The President of France, known officially as the President of the Republic (Président de la République in French), is France's elected Head of State.
Four of France's five republics have had presidents as their heads of state, making the French presidency the oldest presidency in Europe.In each of the republics' constitutions the president's powers, functions and duties, and their relationships with French governments differed.
Unlike many other European presidents, the office of the French President is quite a powerful one, especially in matters of foreign policy, although it is the prime minister and his gouvernement that are formally expected to run the country. The president names the prime minister. However, since the French National Assembly has the power to dismiss the Prime Minister's gouvernement, the president is forced to name a prime minister that is agreeable to the majority of this assembly; this leads to political cohabitation.When the majority of the Assembly sides with him, the President takes a more active role and may, in effect, direct the country's policy. The prime minister is then often a mere "fuse" — replaced when the administration becomes too unpopular.
The constitutional attributions of the president are defined in Title II of the Constitution of France.
He shall be the guarantor of national independence, territorial integrity and observance of treaties.
On the proposal of the Prime Minister, he shall appoint the other members of the Government and terminate their appointments.
He may, before the expiry of this time limit, ask Parliament to reconsider the Act or sections of the Act. Reconsideration shall not be refused.
A general election shall take place not less than twenty days and not more than forty days after the dissolution. The National Assembly shall convene as of right on the second Thursday following its election.
Should it so convene outside the period prescribed for the ordinary session, a session shall be called by right for a fifteen-day period. No further dissolution shall take place within a year following this election.
He shall inform the Nation of these measures in a message. The measures must stem from the desire to provide the constitutional public authorities, in the shortest possible time, with the means to carry out their duties. The Constitutional Council shall be consulted with regard to such measures.
Parliament shall convene as of right. The National Assembly shall not be dissolved during the exercise of the emergency powers.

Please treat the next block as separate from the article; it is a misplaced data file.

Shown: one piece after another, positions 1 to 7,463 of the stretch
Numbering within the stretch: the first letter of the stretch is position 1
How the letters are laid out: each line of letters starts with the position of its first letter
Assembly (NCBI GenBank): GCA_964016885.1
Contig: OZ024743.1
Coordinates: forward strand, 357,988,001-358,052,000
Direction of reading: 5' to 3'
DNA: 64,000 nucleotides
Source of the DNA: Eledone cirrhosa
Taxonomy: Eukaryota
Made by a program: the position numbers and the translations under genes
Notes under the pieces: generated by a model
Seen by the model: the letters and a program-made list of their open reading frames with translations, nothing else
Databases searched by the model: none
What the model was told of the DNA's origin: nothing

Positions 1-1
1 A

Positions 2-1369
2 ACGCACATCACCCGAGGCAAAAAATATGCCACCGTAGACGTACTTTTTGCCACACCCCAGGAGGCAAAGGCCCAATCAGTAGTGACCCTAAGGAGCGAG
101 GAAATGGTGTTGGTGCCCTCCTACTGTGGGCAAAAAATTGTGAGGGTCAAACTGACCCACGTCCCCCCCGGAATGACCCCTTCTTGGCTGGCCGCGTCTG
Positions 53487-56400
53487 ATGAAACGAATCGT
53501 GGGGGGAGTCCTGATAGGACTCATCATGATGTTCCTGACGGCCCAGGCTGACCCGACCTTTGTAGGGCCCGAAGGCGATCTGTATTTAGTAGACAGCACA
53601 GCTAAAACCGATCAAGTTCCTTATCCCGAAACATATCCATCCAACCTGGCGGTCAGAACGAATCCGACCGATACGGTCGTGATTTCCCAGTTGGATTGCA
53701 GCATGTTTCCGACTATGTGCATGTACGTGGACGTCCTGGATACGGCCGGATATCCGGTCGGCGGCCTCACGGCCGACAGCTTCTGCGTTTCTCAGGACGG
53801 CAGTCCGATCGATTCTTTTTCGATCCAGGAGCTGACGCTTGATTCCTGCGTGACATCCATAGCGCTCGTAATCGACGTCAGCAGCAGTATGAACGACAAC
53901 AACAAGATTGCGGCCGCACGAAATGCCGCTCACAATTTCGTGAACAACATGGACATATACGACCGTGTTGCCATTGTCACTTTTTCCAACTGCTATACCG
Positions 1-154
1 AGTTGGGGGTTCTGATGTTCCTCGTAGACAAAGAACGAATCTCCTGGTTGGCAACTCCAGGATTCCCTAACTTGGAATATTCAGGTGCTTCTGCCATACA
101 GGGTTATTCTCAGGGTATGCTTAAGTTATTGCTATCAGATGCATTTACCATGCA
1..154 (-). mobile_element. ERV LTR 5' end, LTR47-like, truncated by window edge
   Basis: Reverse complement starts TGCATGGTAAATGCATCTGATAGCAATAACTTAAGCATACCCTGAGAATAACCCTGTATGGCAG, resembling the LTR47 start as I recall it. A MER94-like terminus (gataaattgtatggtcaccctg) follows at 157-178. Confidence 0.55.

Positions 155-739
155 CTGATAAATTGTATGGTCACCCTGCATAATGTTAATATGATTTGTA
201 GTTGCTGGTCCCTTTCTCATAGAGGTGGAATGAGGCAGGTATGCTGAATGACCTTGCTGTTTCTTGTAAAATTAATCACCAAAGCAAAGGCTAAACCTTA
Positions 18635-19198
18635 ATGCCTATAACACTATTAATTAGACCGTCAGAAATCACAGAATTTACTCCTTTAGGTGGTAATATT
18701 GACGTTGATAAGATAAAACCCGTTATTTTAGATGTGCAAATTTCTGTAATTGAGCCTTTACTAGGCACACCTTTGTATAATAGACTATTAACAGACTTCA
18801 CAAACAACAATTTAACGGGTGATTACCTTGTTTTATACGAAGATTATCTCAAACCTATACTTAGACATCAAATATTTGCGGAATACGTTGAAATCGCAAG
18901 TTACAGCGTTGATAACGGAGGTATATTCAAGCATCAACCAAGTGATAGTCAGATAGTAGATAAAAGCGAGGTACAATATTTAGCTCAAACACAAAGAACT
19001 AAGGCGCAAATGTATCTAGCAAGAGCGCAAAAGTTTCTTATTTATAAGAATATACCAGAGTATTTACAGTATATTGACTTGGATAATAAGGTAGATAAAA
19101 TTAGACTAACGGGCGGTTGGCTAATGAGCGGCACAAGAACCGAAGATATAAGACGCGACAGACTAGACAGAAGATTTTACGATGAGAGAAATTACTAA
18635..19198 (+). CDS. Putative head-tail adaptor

Upon the death or resignation of the President, the President of the Senate becomes interim president. Alain Poher is the only man to have served this temporary position.
The official residence and office of the president is the Élysée Palace in Paris. Other presidential residences include:
the Fort de Bregançon, in southeastern France, is the current official presidential vacationing residence;
the Hôtel de Marigny; standing next to the Élysée Palace, it houses foreign official guests;
the Château de Rambouillet is normally open to visitors when not used for (rare) official meetings;
the Domaine National de Marly is normally open to visitors when not used for (rare) official meetings;
the Domaine de Souzy-la-Briche, not a historical monument, is a private residence.
Presidents of France are de jure Co-Prince of Andorra.
A distinction is made between powers exercised exclusively by the French President, and powers shared with other organs. The latter require countersignature by one or more ministers.
A - Exclusive powers
Appointment of Prime Minister (>> art. 8 of the French Constitution)
Recourse to referendum (>> art. 11) on the proposal of the Government or on the joint proposal of the two Assemblies.
The right to dissolve the National Assembly (>> art. 12)
Implementation of special powers under article 16 (>> art. 16)
The right to deliver messages to the parliamentary assemblies (>>art. 18)
Appointment of three members to the Constitutional Council, including its President (>> art. 56)
B - The other powers of the French President must be countersigned by the Prime Minister and, where required, by the appropriate ministers (>>art. 19):
The French President has the power to make regulations
He appoints ministers and terminates their appointment (>> art. 8),on the proposal of the Prime Minister.
He signs the ordinances and decrees deliberated upon in the Council of Ministers (>> art. 13).
He makes appointments to the civil and military posts of the State (>> art. 13).Article 13 lists the appointments which must be made by the Council of Ministers and refers to an institutional Act.
He may call an extraordinary session of Parliament at the request of the Government or of a majority of deputies (>> art. 30).
He has the right to grant pardon (>> art. 17)
The French President appoints ambassadors (>> art. 14)
He negotiates and ratifies treaties (>> art. 52)
The French President has the duty to promulgate Acts of Parliament within fifteen days following the final adoption of an Act and its transmission to the Government. Before the expiry of this time limit, he may ask Parliament to reconsider the Act or certain of its sections. This reconsideration may not be refused (>> art. 10).
C - The French President chairs certain organs of State
He chairs the Council of Ministers (>> art. 9)
He chairs the Higher Council of the Judiciary (Conseil supérieur de la Magistrature).
As Commander-in-Chief of the Armed Forces, he chairs the higher national defence councils and committees (>> art. 15).